Cigarettes offer people only a multitude of smoking-related diseases and ultimately death.

Full Article here... (full list of ingredients...)

How is chocolate made?

The following steps are those taken by a chocolate manufacturer to process cocoa from a bean into chocolate.

Process Description

Sorting The beans are cleaned and separated by country of origin.
Roasting The beans are heated in 215 to 260 degrees C air for 15-20 minutes.
Shelling (Winnowing) The husks are removed, leaving the "nibs"... the meat of the cocoa bean.
Grinding A machine grinds the beans making them warm enough to melt the cocoa butter, the liquid is called chocolate liquor.
Extracting Some of the cocolate liquor is pressed to take away the cocoa butter, leaving dry cocoa powder.
Mixing Condensed milk, sugar and some cocoa butter are added tot he chocolate liquor and completely combined.
Refining Steel rollers mooth out the tiny particles of cocoa, milk and sugar.
Conching The chocolate is smoothed even more as additional cocoa butter is added to mixing machines. Originally these machines resembled seashells.
Tempering The smoothed chocolate is cooled from about 62 degrees C to about 27C, and is ready to be molded into candy shapes.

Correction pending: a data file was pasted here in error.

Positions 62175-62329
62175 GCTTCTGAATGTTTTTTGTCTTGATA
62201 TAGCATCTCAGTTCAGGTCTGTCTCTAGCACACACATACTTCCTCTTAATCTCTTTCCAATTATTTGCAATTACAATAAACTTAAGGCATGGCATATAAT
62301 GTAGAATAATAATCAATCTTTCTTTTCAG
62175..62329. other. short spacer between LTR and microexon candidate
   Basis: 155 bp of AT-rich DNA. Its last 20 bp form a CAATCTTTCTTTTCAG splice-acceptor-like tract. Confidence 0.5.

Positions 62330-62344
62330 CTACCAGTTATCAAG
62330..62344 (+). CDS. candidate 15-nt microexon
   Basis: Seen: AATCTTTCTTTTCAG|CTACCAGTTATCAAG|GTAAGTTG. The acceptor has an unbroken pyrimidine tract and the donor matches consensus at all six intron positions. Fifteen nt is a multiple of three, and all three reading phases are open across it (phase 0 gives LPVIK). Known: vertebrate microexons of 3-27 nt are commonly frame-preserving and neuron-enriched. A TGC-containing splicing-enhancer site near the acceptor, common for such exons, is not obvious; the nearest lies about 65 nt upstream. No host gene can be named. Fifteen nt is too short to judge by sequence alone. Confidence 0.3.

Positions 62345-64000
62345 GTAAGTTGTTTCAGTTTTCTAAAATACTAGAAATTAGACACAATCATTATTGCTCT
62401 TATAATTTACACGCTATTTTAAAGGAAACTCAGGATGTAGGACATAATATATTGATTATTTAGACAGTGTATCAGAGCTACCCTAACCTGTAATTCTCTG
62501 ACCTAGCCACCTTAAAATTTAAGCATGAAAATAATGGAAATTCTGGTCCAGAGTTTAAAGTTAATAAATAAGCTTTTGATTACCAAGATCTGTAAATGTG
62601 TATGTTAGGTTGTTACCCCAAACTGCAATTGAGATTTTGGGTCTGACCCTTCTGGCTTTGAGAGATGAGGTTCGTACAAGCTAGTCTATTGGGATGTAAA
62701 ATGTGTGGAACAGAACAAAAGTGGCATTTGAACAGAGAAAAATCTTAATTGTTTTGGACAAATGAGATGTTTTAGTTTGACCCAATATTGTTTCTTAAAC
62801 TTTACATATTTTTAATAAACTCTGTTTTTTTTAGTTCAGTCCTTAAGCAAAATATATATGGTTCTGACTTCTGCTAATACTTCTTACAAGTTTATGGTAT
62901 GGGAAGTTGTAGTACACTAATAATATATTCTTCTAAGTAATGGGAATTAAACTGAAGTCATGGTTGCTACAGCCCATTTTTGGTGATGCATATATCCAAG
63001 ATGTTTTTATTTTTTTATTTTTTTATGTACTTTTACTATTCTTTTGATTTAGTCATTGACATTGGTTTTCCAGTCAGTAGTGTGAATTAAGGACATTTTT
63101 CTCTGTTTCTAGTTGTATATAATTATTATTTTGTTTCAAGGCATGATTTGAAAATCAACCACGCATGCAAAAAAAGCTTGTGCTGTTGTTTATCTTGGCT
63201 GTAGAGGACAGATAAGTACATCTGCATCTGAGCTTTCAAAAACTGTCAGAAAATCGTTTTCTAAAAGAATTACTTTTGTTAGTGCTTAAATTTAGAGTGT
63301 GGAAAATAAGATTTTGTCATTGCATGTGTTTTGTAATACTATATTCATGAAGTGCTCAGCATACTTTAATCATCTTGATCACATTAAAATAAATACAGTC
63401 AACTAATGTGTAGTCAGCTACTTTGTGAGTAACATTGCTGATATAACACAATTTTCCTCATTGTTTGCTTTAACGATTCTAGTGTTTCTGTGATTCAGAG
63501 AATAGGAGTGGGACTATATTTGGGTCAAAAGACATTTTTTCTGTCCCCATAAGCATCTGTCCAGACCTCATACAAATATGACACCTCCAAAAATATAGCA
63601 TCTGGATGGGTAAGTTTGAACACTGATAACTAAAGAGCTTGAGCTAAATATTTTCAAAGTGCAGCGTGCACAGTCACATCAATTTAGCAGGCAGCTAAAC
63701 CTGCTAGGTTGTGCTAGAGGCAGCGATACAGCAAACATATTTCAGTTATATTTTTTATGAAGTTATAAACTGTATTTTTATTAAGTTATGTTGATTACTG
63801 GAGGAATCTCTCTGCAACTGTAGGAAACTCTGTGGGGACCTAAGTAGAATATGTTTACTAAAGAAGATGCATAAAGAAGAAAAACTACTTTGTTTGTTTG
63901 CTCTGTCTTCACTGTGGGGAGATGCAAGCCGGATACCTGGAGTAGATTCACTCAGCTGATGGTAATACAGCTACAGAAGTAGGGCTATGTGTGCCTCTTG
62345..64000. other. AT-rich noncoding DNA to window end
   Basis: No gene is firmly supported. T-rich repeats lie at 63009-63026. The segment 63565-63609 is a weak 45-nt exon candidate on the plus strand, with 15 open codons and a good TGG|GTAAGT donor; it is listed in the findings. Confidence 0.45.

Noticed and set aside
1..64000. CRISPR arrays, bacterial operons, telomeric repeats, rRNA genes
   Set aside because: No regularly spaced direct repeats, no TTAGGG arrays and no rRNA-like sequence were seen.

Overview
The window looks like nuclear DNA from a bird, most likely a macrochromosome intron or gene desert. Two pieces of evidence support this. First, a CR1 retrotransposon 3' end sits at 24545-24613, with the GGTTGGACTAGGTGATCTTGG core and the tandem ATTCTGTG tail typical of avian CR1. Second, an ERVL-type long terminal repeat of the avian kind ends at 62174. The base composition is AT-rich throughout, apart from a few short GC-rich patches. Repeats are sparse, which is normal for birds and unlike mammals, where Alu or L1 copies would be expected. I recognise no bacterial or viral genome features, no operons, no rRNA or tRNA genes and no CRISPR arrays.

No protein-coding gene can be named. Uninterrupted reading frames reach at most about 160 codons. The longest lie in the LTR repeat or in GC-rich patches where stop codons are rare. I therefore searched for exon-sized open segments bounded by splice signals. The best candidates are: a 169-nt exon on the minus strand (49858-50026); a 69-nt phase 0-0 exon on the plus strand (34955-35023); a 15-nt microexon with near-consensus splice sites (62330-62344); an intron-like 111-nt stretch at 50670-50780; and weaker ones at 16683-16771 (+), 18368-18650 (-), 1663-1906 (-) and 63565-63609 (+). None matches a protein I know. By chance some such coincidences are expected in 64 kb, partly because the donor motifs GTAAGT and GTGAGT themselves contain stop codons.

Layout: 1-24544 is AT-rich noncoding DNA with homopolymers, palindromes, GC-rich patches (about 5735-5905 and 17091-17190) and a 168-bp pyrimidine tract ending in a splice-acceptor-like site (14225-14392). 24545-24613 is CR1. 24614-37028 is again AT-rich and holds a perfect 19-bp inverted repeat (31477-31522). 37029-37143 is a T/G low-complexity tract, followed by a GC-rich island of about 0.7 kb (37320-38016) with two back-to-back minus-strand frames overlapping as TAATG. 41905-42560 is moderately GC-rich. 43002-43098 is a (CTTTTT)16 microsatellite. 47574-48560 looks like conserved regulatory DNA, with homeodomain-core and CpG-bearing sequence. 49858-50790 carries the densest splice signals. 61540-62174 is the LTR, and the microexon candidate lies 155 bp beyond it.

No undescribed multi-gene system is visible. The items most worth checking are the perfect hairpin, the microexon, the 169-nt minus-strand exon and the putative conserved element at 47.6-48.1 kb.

Source of information

Monday, March 24, 2008

What is Gelatin?

Edible gelatine is a natural foodstuff. The raw materials used in its manufacture are skin (pigskin and hide split) and bone taken from slaughtered animals that have been approved for human consumption. The collagen contained in these raw materials is the actual starting material used for the manufacture of gelatine.

Native collagen is a scleroprotein based on a polypeptide chain comprising approximately 1,050 amino acids. Three of these chains form a triple helix.

Superimposition of many of these triple helices produces fibrils of collagen that are stabilized by cross-linking, hence forming a 3-dimensional network structure. This particular structure renders collagen insoluble; it is then brought into soluble form by partial hydrolysis as gelatine or gelatine hydrolysate.